Trump Threatens More Tariffs on Chinese Goods as Details Emerge on Section 301 Duties
President Trump is threatening to raise tariffs on another $400 billion worth of goods from China if Beijing retaliates for the 25 percent tariff the U.S. is planning to impose on Chinese products beginning July 6. The Office of the U.S. Trade Representative is publishing this week a formal notice announcing those tariffs, which will affect more than 800 products, and setting forth a schedule for public comment on whether to take similar action on nearly 300 others.
The Trump administration announced June 15 two lists of goods imported from China that will or could be hit with higher duties after a Section 301 investigation determined that China’s acts, policies, and practices related to technology transfer, intellectual property, and innovation are unreasonable and discriminatory. China immediately said it would respond in kind by levying a 25 percent tariff on 545 U.S. goods as of July 6 and expanding that list by another 114 products on an as-yet-undetermined date.
President Trump said June 18 that China’s response “clearly indicates its determination to keep the United States at a permanent and unfair disadvantage” and that “further action must be taken to encourage China to change its unfair practices, open its market to United States goods, and accept a more balanced trade relationship with the United States.” The president therefore directed USTR to identify another $200 billion worth of Chinese goods that would be subject to an additional 10 percent tariff “if China refuses to change its practices” and “insists on going forward with the new tariffs that it has recently announced.” Trump added that if China increases its tariffs yet again the U.S. “will meet that action by pursuing additional tariffs on another $200 billion of goods.”
Meanwhile, USTR will publish in the June 20 Federal Register a notice that (a) formally modifies the Harmonized Tariff Schedule of the U.S. to reflect the pending imposition of an additional 25 percent tariff on 818 products from China and (b) sets forth a schedule for public comment on the possibility of similar action against 284 other Chinese products.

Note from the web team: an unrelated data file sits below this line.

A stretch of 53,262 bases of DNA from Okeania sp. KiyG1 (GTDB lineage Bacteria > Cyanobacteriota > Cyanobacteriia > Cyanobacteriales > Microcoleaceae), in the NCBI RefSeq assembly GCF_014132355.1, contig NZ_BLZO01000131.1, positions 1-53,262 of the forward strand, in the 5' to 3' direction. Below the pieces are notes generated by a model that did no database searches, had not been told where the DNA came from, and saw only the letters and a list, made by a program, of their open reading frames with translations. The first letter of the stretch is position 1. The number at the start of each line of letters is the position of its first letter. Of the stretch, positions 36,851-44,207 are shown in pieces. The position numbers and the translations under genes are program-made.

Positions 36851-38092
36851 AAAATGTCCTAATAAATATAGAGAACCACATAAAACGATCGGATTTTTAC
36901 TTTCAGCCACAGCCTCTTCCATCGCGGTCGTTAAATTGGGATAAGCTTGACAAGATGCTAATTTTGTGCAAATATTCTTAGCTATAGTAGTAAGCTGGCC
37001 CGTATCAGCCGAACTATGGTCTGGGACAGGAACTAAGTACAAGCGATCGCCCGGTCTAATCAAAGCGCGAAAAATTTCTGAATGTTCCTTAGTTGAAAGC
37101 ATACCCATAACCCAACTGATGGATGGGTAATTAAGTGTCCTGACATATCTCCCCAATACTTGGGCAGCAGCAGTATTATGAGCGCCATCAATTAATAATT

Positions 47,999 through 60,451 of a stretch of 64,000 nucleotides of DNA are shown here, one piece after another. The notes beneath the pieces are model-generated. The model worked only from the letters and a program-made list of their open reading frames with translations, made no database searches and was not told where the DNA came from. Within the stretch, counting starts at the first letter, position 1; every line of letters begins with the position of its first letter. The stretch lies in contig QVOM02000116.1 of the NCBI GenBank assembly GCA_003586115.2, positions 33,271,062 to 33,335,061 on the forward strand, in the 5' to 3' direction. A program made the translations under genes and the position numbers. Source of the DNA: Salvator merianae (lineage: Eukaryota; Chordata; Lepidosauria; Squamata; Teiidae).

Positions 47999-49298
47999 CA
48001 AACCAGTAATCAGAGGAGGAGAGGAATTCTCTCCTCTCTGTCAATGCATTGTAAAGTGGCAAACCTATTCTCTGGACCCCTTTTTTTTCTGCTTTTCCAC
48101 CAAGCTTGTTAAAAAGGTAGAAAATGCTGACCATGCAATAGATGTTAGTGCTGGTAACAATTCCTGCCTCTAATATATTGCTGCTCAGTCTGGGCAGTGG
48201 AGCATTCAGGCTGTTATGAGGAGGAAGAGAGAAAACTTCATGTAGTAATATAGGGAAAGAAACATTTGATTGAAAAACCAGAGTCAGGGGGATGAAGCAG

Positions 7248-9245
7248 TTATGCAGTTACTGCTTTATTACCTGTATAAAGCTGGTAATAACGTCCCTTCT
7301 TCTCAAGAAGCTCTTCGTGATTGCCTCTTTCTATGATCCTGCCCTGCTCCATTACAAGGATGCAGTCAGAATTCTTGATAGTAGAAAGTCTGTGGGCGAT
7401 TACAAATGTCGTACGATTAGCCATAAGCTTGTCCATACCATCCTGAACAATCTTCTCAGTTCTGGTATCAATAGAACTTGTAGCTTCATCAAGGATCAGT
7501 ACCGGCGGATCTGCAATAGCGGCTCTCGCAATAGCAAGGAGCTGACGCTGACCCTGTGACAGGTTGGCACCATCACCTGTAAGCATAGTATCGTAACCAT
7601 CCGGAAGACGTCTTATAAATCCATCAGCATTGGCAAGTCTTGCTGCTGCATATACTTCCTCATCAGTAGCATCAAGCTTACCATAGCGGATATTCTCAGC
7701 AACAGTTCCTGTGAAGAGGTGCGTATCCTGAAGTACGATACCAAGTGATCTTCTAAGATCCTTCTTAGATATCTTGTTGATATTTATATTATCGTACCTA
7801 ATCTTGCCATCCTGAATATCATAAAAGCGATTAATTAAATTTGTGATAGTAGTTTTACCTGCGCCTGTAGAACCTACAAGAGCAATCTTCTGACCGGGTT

The USTR notice modifies subchapter III of HTSUS Chapter 99 to create new subheading 9903.88.01 and new U.S. note 20 listing the Chinese products that will be subject to the additional tariff effective for goods entered or withdrawn from warehouse for consumption on or after 12:01 a.m. EDT on July 6. These tariffs will be in addition to all other applicable duties, fees, exactions, and charges, including antidumping and countervailing duties. However, the additional tariffs will not apply to products for which entry is properly claimed under a Chapter 98 heading or subheading.
Any covered product admitted into a U.S. foreign-trade zone on or after the effective date of the tariffs may only be admitted as “privileged foreign status.” Upon entry for consumption, such products will be subject to any ad valorem rates of duty or quantitative limitations related to the classification under the applicable HTSUS subheading.
Requests to exclude specific products from these tariffs will be accepted but a notice describing this process (including filing opposition to exclusion requests) will be published separately. USTR suggests that products that may be considered for exclusion include those that are only available from China, those for which an additional tariff would cause severe economic harm to a U.S. interest, and those are not strategically important or related to the “Made in China 2025” industrial policy.
The USTR notice also lists the 284 other HTSUS subheadings that could be subject to an additional 25 percent tariff. USTR will issue a final determination on which of these products will be covered after completing the following process: a hearing will be held July 24, requests to appear at this hearing and pre-hearing submissions are due by June 29, written comments on maintaining or removing specific subheadings from this list are due by July 23, and post-hearing rebuttal comments are due by July 31. USTR states that comments should address whether increased tariffs on specific products would be practicable or effective to obtain the elimination of China’s acts, policies, and practices and whether maintaining or imposing such tariffs would cause disproportionate economic harm to U.S. interests, including small or medium-sized businesses and consumers.